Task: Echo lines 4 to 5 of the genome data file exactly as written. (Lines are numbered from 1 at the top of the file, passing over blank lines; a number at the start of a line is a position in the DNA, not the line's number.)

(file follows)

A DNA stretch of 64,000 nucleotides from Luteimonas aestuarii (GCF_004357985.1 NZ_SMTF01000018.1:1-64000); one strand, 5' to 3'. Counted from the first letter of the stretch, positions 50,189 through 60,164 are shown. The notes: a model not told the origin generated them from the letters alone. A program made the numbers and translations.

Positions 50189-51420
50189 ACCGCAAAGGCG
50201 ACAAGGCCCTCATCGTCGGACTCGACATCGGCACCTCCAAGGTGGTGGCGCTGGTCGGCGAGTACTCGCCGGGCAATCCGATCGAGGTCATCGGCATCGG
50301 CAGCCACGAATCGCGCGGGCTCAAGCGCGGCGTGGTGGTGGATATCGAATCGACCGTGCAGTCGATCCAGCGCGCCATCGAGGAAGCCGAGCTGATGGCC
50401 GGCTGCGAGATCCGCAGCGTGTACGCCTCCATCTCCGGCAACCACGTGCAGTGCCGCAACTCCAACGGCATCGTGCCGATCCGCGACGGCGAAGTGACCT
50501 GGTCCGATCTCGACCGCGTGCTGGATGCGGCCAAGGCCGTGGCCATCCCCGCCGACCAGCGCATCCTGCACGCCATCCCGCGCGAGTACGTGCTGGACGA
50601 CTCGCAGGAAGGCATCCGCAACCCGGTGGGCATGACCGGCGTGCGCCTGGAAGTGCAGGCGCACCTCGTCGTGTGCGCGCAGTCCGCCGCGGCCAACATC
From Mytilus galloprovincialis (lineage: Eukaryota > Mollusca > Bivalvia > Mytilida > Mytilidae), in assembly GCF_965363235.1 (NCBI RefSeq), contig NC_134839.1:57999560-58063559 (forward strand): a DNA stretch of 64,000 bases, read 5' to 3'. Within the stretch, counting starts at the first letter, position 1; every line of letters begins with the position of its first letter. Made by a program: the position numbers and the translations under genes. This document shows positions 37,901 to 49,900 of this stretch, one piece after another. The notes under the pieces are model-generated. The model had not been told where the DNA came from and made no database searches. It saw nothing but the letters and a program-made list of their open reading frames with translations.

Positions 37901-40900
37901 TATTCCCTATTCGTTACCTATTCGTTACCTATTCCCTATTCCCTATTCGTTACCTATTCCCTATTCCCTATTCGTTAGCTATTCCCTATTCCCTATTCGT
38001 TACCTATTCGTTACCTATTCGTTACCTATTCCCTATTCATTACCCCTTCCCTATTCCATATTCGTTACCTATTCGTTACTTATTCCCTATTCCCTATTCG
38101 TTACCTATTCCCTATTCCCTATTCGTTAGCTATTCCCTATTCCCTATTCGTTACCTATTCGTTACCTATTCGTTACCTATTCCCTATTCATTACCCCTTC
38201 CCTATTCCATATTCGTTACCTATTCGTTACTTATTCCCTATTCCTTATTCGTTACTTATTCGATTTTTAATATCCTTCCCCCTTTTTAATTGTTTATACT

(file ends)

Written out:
50201 ACAAGGCCCTCATCGTCGGACTCGACATCGGCACCTCCAAGGTGGTGGCGCTGGTCGGCGAGTACTCGCCGGGCAATCCGATCGAGGTCATCGGCATCGG
50301 CAGCCACGAATCGCGCGGGCTCAAGCGCGGCGTGGTGGTGGATATCGAATCGACCGTGCAGTCGATCCAGCGCGCCATCGAGGAAGCCGAGCTGATGGCC